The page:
The Tithe of Tithes and A Tale of Three Cities - Part 2
A Tale of Three Cities
The second church I was called to pastor took me two thousand miles from where I was serving as a State Director of Youth and Evangelism. I had gone to a western mission state to serve as state youth director on the promise of $400 per month and all the revivals I could preach, in hopes of bringing in enough to support my family.
Moving from less than a part-time State Office position to an established church with a regular salary, parsonage, and benefits was as different as night and day in a financial sense. At my second church, I inherited a full-time staff of dedicated people, plus a host of committed volunteers. Numerous ministries were in place at the church, and for a young man who had just turned 29, it was a tremendous opportunity. I was too young to be concerned by the fact that the church had split the previous summer and more than 300 people had found other places to worship. Several of the 250 who remained were also contemplating a quick exodus, but they had stayed long enough to see if the new, young pastor could preach, if he had good sense, and if he knew how to love people.
Reality soon set in for us all.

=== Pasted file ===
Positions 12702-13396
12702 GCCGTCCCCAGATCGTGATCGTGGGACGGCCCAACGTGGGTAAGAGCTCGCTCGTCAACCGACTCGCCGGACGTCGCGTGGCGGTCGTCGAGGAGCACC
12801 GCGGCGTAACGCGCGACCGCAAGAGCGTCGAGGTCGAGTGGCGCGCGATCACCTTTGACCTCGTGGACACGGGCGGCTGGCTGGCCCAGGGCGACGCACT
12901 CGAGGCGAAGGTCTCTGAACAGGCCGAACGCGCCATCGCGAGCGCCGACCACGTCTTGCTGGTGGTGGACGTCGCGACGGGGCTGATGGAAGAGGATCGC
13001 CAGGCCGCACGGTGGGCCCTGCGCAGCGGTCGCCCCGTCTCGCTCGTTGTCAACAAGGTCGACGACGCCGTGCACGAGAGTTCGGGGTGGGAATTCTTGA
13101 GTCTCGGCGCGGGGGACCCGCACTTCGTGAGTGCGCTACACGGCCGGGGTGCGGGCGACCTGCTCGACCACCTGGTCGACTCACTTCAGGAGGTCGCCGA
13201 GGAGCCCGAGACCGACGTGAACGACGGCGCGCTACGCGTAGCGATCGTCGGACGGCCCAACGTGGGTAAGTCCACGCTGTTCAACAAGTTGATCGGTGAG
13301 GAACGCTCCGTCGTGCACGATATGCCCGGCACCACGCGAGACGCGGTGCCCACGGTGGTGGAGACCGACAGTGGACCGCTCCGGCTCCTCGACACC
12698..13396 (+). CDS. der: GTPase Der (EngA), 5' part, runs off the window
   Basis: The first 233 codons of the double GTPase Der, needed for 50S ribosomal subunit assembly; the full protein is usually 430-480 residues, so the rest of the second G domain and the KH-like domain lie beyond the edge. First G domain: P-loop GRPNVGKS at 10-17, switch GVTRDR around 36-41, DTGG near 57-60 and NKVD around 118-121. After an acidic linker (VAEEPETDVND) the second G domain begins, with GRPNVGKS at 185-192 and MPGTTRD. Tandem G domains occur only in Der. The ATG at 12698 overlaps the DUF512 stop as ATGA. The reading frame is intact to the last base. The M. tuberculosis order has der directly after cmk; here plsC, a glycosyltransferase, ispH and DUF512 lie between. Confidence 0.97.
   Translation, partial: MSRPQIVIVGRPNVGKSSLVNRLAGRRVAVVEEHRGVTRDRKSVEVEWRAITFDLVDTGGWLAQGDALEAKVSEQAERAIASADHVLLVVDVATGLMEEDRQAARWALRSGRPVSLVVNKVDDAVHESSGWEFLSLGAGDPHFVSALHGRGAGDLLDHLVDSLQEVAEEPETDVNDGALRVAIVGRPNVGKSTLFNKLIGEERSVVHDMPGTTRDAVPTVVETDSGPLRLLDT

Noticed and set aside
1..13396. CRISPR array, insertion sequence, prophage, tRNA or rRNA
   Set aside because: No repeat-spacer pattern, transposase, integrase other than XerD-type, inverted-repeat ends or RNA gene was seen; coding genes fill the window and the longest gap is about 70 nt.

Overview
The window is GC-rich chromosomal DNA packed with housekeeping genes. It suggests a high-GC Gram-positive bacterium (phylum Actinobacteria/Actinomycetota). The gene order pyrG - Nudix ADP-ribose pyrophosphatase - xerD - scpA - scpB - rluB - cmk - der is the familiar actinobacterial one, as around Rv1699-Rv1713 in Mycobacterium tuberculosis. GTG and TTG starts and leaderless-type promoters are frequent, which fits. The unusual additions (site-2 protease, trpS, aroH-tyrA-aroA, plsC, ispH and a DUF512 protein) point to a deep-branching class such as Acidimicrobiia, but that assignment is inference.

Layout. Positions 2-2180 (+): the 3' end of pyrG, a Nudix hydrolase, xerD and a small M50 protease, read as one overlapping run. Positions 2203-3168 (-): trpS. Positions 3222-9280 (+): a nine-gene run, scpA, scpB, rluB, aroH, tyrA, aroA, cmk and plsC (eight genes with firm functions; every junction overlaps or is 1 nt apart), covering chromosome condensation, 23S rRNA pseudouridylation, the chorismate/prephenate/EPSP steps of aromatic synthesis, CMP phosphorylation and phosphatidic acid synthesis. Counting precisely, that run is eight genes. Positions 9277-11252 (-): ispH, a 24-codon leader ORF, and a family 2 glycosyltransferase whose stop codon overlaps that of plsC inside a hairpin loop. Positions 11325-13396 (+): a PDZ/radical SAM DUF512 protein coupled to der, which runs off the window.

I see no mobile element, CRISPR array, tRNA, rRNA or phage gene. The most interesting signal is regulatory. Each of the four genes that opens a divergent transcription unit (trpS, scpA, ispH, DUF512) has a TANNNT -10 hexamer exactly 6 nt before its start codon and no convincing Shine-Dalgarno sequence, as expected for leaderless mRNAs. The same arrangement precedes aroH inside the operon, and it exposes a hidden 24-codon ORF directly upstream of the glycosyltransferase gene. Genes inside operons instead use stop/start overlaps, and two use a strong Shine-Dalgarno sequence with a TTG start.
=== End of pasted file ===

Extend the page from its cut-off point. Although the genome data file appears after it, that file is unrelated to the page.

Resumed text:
Due to a financial miscalculation, after paying the monthly bills of the church, there was no money left for the so called “established salary” to be paid to me on week one and a few other weeks that followed. Most of the expenses involved in my cross-country move had been placed on my own credit cards, and they were reimbursed by the church here and there over a year’s time until finally and fully paid.
Balancing The Books
One day, only three hours prior to my first financial meeting with a 40 to 50-member “all Men’s Council,” I was handed a financial report that was to be presented shortly thereafter in the same meeting. The financial statement did not balance - by several thousands of dollars - and there was no explanation as to why, except “we’ve never worried about that before.”